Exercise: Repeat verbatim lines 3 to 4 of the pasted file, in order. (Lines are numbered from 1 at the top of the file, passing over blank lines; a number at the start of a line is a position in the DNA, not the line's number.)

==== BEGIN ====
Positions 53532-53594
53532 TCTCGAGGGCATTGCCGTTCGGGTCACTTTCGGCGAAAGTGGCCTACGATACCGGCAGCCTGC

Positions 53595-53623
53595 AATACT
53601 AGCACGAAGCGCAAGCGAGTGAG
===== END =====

Positions 53595-53623
53595 AATACT